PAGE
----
This past week I’ve been researching the details of how to connect a Shopify App to a Shopify store. In particular, I was looking to answer the following questions:
In this post, I’ll share my findings for connecting a Shopify App to a store. This will include a brief overview of the underlying OAuth 2 protocol Shopify uses to authorize apps within stores. I’ll also walk you through the types of permissions an app may request access for within a store. And finally, I’ll outline how the shopify_app gem may help out with this process.
Shopify uses the OAuth 2 protocol to connect Shopify Apps to stores, as seen here:
1 2 3 4 5 6 7 8 9 10 11 12 13 14 15 16 17 +--------+ +---------------+ | |--(A)- Authorization Request ->| Resource | | | | Owner | | |<-(B)-- Authorization Grant ---| | | | +---------------+ | | | | +---------------+ | |--(C)-- Authorization Grant -->| Authorization | | Client | | Server | | |<-(D)----- Access Token -------| | | | +---------------+ | | | | +---------------+ | |--(E)----- Access Token ------>| Resource | | | | Server | | |<-(F)--- Protected Resource ---| | +--------+ +---------------+
This flow chart comes from the official OAuth 2 specification. The short version of this is that OAuth 2 allows a Store owner to grant a Shopify app (a.k.a - the Client) access to their Shopify store (a.k.a. - the Resource).
To break this down further, let’s walk through the flow for adding an App to a Store.
The Access Token does not expire for Shopify Apps. However, if an App is removed by the Store owner, the Access Token will be immediately revoked and all future API calls using this token will no longer work.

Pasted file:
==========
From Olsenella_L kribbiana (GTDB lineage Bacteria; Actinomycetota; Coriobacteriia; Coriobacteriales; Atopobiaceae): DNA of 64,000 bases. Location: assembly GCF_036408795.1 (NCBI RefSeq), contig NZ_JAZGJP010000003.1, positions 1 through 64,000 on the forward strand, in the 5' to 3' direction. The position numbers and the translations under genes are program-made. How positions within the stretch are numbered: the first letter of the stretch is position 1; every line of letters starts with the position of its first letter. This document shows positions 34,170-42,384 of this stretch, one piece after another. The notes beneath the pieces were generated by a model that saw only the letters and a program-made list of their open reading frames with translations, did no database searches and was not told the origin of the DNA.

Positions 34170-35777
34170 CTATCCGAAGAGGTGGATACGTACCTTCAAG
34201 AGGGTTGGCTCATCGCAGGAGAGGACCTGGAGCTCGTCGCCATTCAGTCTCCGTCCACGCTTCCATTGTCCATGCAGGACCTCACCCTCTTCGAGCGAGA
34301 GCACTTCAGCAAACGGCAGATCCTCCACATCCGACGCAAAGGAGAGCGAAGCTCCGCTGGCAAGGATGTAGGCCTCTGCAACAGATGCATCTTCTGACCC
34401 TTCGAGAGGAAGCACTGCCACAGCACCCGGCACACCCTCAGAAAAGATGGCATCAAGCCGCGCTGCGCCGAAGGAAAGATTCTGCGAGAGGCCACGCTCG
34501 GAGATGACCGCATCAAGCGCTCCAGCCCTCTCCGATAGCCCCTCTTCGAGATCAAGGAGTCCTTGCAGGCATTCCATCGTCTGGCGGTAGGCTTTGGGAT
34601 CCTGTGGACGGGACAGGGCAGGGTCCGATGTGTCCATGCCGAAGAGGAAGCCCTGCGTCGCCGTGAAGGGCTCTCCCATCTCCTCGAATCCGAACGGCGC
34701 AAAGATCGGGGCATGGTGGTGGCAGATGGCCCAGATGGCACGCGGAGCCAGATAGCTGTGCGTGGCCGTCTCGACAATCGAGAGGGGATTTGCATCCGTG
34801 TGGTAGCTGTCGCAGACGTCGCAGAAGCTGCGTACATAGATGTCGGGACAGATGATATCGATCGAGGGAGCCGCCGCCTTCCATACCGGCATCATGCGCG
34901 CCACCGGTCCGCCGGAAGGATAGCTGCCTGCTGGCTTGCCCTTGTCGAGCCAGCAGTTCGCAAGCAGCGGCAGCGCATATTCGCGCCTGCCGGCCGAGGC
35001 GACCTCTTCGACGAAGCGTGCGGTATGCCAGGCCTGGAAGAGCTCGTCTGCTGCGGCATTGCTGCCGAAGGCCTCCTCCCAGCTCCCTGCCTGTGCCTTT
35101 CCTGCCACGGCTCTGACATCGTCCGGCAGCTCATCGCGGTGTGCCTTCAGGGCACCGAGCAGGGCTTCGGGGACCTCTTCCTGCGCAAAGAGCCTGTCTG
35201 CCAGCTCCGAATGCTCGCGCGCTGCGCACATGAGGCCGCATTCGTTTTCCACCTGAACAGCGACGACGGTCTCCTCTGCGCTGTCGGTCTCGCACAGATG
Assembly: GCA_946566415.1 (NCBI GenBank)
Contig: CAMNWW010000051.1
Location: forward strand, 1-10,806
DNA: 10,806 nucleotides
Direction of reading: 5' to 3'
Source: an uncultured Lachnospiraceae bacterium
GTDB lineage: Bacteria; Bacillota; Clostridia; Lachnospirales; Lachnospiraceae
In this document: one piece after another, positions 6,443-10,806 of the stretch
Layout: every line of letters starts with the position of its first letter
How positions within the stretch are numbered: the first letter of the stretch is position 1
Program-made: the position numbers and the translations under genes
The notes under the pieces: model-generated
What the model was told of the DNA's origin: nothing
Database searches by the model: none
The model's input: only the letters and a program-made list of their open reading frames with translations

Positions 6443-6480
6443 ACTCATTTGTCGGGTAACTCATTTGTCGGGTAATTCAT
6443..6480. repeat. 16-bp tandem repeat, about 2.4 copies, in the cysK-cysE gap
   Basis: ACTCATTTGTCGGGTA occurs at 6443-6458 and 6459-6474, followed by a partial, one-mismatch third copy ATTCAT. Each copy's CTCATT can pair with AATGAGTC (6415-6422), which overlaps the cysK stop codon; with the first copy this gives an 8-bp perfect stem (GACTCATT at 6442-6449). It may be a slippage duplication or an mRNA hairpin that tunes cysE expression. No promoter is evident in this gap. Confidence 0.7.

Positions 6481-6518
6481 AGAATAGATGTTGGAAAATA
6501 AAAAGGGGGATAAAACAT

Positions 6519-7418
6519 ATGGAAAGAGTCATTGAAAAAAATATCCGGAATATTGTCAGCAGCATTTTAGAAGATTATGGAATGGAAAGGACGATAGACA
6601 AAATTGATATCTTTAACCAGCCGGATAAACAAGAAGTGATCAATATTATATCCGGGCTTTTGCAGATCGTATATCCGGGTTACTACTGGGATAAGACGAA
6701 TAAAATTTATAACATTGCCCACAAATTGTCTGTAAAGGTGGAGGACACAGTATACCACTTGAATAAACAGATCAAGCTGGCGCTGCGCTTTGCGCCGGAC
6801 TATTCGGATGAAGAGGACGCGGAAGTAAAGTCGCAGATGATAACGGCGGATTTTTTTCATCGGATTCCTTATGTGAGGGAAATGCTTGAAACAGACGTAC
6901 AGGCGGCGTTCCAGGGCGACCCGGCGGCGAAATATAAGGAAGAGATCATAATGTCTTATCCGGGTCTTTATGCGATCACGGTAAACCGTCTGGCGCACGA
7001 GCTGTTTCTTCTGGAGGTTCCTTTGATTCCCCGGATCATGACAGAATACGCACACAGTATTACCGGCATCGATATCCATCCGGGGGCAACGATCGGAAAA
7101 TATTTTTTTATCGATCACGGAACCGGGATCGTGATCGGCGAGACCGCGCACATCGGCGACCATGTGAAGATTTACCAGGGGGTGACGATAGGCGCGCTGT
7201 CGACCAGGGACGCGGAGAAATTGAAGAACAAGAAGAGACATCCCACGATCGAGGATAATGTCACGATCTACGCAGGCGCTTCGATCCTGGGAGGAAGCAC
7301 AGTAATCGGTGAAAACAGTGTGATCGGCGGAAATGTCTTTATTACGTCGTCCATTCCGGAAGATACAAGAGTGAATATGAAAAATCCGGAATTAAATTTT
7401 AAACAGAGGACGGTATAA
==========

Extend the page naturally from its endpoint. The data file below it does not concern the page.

The OAuth 2 protocol has built-in support for defining the permissions being granted to a resource. These permissions are called Scopes in OAuth 2 terminology. When the Shopify App builds the Authorization Request (A), the list of the requested scopes is also provided.
You can see the full list of supported Shopify scopes here. For my Best Sellers app, I will most likely need access to the following Scopes:
Since these permissions are tied to the Access Token granted during the initial OAuth flow, the permissions can’t be modified. As a result, it is a good idea to request access for all conceivable permissions a Shopify app may need up front. If a Shopify app does need to change permissions in the future, it will need to walk the store owner through the entire OAuth 2 flow again.
As part of my process for learning about connecting Shopify Apps to stores, I used the shopify_app gem. I used the shopify_app gem to generate a basic app to see the entire OAuth 2 flow in action.
The shopify_app gem makes it easy to quickly build a Shopify App and provides:
The shopify_app definitely made things easy to get started. Under the covers, the shopify_app is using the omniauth-shopify-oauth2 gem for the bulk of the OAuth functionality.
The shopify_app gem itself may not be a great fit for my needs for a few reasons that I may expand on in a future post. As a result, I will most likely end up extracting parts of this into my own app rather than use the shopify_app directly. If I go this route, I will create a public GitHub repo to demonstrate this approach.
The OAuth 2 protocol can be a bit overwhelming if you read through all of the specific technical details. However, the underlying concepts are pretty straight-forward in the case of connecting a Shopify app to a store:
Using something like the shopify_app can also shortcut the process for getting up and running quickly with a Shopify app.